It’s not exactly the sort of car likely to strike fear in the hearts of seasoned criminals, but the Los Angeles Police Department has added a new tool to its fleet of cruisers, a modified version of the BMW i3 battery-electric vehicle.
Decked out in the LAPD’s familiar black-and-white, with the motto, “to protect and to serve,” emblazoned on its doors, the pint-sized EV will be put on patrol in downtown L.A. as part of the city’s efforts to green its government fleet.
The i3 joins an assortment of unusual police cars cruising streets around the world, a list that includes supercars like the Lamborghini Huracan and Ferrari FF, as well as a hearse. Some are used for high-speed freeway pursuits, but others serve as part of community campaigns emphasizing safety or simply to put a more friendly face on the local constabulary.
“Today, we take another step toward becoming the most sustainable city in America,” L.A. Mayor Eric Garcetti said during a ceremony marking the debut of the LAPD’s BMW i3. “This year, Los Angeles will become home to the largest city-owned fleet of pure battery electric vehicles anywhere in the country, and we will save taxpayer dollars along the way.”
All told, various Los Angeles government fleets – including police, fire and other departments, will lease 160 battery-electric vehicles, as well as another 128 plug-in hybrids.
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The i3 is one of two models offered by the Bavarian maker’s new sub-brand BMW i. It features a lightweight carbon fiber body and is powered by a small electric motor drawing power from a lithium-ion battery pack.
“The i3 is a brilliant fit with the technology-driven research philosophy of the LAPD,” said Christine Fleischer, manager for BMW plug-in cars in the U.S. “This will be a valuable learning experience for both BMW and the Department.”
The LAPD has also been experimenting with electric motorcycles, though the limited range they offer has made it a challenge to use them as a replacement for conventional, gasoline-powered models.
Los Angeles is by no means the only place where police have been looking to go green. The Police Service of Northern Ireland tried out a Vauxhall Ampera plug-in hybrid several years ago to see if the technology could prove effective.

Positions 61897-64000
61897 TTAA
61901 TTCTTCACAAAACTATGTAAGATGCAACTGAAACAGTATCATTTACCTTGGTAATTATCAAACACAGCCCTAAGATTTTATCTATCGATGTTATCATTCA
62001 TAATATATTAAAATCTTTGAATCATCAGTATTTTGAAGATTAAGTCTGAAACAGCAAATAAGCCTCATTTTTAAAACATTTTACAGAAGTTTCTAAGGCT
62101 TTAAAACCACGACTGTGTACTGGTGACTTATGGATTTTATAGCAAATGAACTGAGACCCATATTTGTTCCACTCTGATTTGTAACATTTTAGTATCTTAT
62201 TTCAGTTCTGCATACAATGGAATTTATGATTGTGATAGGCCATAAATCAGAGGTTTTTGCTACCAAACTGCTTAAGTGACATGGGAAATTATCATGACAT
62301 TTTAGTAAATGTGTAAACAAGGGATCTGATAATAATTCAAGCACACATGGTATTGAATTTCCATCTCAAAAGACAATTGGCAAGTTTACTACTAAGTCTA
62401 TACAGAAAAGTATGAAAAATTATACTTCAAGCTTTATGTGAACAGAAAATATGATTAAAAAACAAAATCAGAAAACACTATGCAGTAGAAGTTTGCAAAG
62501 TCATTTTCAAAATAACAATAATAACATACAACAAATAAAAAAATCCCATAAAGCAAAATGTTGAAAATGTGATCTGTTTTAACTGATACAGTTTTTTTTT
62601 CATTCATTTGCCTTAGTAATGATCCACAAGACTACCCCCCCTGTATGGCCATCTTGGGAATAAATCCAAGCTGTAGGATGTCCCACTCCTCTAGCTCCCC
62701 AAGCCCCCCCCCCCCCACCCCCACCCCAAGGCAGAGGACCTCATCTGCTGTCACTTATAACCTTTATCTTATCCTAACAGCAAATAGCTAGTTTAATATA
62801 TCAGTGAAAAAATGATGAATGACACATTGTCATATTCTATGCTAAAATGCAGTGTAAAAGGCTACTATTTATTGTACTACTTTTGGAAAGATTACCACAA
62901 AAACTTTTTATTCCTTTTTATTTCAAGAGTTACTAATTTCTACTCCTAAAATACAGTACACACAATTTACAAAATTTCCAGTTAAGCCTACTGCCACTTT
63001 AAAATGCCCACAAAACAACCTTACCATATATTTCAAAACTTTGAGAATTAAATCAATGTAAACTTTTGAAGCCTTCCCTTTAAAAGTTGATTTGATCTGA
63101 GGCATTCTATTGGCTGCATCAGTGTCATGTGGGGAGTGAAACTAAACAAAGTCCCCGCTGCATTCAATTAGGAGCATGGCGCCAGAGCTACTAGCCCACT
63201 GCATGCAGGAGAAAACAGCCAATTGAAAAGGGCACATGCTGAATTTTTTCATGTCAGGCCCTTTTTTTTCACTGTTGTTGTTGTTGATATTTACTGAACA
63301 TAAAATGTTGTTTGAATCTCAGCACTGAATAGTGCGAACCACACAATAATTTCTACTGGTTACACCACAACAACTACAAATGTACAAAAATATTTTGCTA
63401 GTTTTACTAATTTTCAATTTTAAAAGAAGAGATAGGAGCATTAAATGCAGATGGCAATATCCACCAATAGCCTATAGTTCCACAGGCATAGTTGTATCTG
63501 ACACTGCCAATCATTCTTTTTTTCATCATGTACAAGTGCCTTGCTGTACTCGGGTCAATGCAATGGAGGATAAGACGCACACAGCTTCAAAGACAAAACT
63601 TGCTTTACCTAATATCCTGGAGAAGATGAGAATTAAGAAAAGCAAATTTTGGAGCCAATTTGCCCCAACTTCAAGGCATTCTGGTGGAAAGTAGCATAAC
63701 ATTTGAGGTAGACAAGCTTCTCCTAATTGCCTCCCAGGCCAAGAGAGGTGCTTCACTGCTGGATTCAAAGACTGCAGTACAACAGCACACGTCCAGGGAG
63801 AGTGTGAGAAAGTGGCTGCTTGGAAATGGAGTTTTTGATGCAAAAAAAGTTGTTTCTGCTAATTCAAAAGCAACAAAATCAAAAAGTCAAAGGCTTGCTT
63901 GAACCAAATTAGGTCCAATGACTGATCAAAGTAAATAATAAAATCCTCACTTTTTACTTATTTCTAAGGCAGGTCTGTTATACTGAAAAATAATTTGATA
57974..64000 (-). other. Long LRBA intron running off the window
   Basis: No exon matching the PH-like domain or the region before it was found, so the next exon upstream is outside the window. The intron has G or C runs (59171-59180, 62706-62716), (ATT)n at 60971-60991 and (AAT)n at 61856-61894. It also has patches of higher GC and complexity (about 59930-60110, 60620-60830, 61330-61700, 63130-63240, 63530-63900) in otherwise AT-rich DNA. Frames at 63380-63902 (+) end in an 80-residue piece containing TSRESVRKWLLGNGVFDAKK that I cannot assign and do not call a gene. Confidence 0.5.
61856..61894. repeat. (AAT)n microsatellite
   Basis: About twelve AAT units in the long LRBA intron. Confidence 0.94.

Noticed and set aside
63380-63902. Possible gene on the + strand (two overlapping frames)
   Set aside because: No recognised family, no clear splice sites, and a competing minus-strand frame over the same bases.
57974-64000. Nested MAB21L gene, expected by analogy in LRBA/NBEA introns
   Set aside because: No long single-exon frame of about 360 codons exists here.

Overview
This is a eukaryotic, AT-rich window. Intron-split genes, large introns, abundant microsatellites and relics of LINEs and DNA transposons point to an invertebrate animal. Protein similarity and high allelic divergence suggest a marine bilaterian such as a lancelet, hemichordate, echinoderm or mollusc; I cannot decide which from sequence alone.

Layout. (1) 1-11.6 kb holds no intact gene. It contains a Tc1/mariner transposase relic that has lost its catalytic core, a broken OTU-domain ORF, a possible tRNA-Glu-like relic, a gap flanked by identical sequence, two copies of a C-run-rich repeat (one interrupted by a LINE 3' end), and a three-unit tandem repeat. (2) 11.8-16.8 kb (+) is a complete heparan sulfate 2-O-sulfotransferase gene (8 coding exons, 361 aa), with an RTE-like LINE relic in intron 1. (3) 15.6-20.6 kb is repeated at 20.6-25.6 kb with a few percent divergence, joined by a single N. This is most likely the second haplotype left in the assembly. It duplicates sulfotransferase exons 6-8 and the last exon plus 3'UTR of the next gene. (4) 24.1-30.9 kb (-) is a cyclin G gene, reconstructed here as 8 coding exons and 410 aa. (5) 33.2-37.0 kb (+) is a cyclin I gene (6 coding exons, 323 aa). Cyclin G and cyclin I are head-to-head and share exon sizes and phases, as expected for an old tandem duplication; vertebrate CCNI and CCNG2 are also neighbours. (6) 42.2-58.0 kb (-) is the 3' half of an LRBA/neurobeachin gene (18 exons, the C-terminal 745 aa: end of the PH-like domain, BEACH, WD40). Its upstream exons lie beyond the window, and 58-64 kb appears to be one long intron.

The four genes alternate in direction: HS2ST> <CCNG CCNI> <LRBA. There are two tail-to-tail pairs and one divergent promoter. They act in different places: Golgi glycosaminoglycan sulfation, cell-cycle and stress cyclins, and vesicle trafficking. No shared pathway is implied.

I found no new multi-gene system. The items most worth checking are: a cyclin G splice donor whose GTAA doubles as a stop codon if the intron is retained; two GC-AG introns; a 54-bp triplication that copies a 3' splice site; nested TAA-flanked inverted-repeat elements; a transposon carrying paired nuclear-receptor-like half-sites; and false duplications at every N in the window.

Part of the challenge is the limited range that electric power offers – something that can be overcome with plug-ins that can fire up their gas engines when their batteries run down. But police cruisers can get beaten up pretty badly, and it’s far from certain they can stand up to patrol duties on a day-to-day basis.
Besides, they typically can’t deliver the power needed for high-speed pursuits, which is why some police departments have been opting for more sporty alternatives. A number of European forces have turned to brands like Alfa Romeo and Mercedes-Benz. AC Schnitzer, a performance “tuner,” has modified the BMW 428i coupe for use on the German Autobahn.
The oil-rich emirate of Dubai has taken things to extremes. It has built up a fleet of supercars, including a four-seat Ferrari FF which can hit 208 mph thanks to its 650-horsepower V-12. If that’s not fast enough, there’s also a $1.6 million Bugatti Veyron that can reach 60 in a mere 2.5 seconds, on its way to a top speed of 270 mph.
Dubai also has a McLaren MP4-12C, a Bentley Continental GT, a Mercedes SLS and a Lamborghini Aventador in its fleet.
While Italian authorities don’t have quite as rich a fleet, they did add a 202 mph Lamborghini Huracan to patrol their autostrada – the equivalent of America’s Interstate highways — in spring 2014.
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Australia is notoriously intolerant of speeds, and authorities in New South Wales have a Porsche 911 that can hit 60 in barely 4 seconds, enough to catch all but the fastest miscreants. But the sports car is largely used for community events, rather than patrol duties.
The Vancouver, British Columbia police department has several unusual cars in its fleet, including a Honda Civic Si-R. Among other things, they’re used to demonstrate what modifications are – and aren’t – legal for street racers to make.
The constabulary in Avon and Somerset, England picked up a skeletal Ariel Atom, with its modified, 350-hp supercharged Honda motor, to promote the department’s Safer Rider campaign.
And perhaps one of the oddest vehicles authorities are driving can be found in Toronto. As part of a new campaign to emphasizing the dangers of texting while driving, the city’s police force deputized a hearse.
Over the years, police forces around the world have tried out a variety of other vehicles meant to deal with local challenges: SUVs to deal with hostile and desert environments, as well as vehicles modified with tracks to help crawl through deep snow.
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